A Bronx principal hid in shame on Friday rather than explain why she ignored pleas from a bullied teen’s dad to have the kid removed from the school before the torment drove him to kill.
Delise Jones darted out of IS 117 at dismissal and shielded her face with her car’s sun visor rather than answer questions about the transfer request from the father of alleged killer Noel Estevez, 14.
Jones had told the worried father on Tuesday that the school year was almost over and it was too late to do anything.
A day later, Noel was ambushed by another student, Timothy Crump, also 14, while leaving the school — and stabbed the teen to death in the fight.
IS 117 was the subject of a 2010 state audit that concluded that “the leadership at the school should be re‐-evaluated . . . If necessary, changes should be made, or a mentor principal could be assigned to the school in order to model the qualities of an effective instructional leader.”
Jones — who has led the Morris Heights school since 2003 and makes $143,426 a year — has never been sanctioned by the board of education, sources said.
But parents and students told The Post the school is a breeding ground for violence and intimidation, with much of the brawling ending up in online videos.
“This is an everyday thing, but no one does anything about it,” said Ruth Santiago, 34, a home health aide whose 15-year-old son once attended IS 117.
Santiago said students post their footage on sites like WorldStarHipHop.com and YouTube.
Parents complained to school brass at a heated meeting Friday.
“They kept asking the same thing: How are they going to prevent this?” said one attendee, adding that a parent complained that her child had been put in the hospital by a school bully.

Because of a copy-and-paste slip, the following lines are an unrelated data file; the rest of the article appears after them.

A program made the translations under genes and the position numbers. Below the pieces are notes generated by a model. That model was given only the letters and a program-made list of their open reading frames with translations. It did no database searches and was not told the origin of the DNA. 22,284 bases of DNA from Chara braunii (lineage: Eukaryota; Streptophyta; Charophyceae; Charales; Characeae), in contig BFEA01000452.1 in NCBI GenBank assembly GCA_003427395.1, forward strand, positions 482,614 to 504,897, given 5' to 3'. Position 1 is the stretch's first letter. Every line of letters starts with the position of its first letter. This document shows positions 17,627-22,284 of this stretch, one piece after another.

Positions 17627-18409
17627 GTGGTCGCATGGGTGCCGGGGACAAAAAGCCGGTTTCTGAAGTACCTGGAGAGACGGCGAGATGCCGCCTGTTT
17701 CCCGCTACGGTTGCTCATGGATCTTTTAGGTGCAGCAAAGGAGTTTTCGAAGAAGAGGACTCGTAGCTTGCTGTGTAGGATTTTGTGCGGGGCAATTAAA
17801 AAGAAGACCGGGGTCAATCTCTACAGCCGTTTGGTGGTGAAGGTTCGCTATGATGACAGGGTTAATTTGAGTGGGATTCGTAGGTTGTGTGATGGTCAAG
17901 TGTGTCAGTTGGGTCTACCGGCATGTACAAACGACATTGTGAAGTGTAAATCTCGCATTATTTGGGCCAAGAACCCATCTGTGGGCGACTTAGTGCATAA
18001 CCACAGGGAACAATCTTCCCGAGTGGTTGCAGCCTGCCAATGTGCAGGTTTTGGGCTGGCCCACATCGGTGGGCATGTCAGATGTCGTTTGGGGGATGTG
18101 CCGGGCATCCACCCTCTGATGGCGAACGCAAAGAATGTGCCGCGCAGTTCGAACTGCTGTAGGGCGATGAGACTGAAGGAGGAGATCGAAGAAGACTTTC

Timothy — suspended at the time of Wednesday’s skirmish — has a deadly family history.
His mother, Tane Crump, 52, spent eight years in prison on a manslaughter charge for a 1982 Bronx slaying, sources told The Post.
Noel’s home life was just as appalling.
His fragile mental state deteriorated sharply after his brother, Justin, committed suicide in 2013, sources told The Post.
He attempted to follow his sibling’s tragic path last month when he wrapped a belt around his neck and tried to hang himself.
Once close friends, the two kids began feuding after Timothy stole a phone and gave it to Noel for safekeeping.
But Noel’s mother, Marie Estevez, found the phone and destroyed it because she thought it could be located by via GPS.
Enraged, Timothy and his pals began a campaign of torment that ended in his own death.
The Post goes after the principal because that's what they do - blame teachers or principals for stuff.
But given the horror in the lives of the two boys involved in the fight that ended in the death of one of them, there's a lot more to blame for this mess than just a principal who allegedly failed to take action after being told about the bullying.
When you have students who bring the kind of fear, anger and self-loathing that these kids brought to school with them, there's only so much schools can do to mitigate the damage.
That doesn't mean I'm exonerating the principal here - if it is found that she had knowledge of the bullying beforehand and did nothing because it was "too late in the year," then that's a problem and she should be disciplined.
But there's a whole lot more wrong about this story than just the principal.
And let's be frank about how our erstwhile education reformers would solve this kind of mess.
They would never take these kids into their schools.
These problems will never come up for Eva Moskowitz and Company because Eva doesn't do "problem kids."
Children like Timothy and Noel never make it to Success Academies, and if by some miracle they did skate through the lottery, they wouldn't last for long.
Eva likes to make believe that she has all the solutions for the problems in the education system.
But we know what her solution for the problems IS 117 experiences would be - she'd toss those kids out of her schools faster than she used to dash off emails to former chancellor Joel Klein.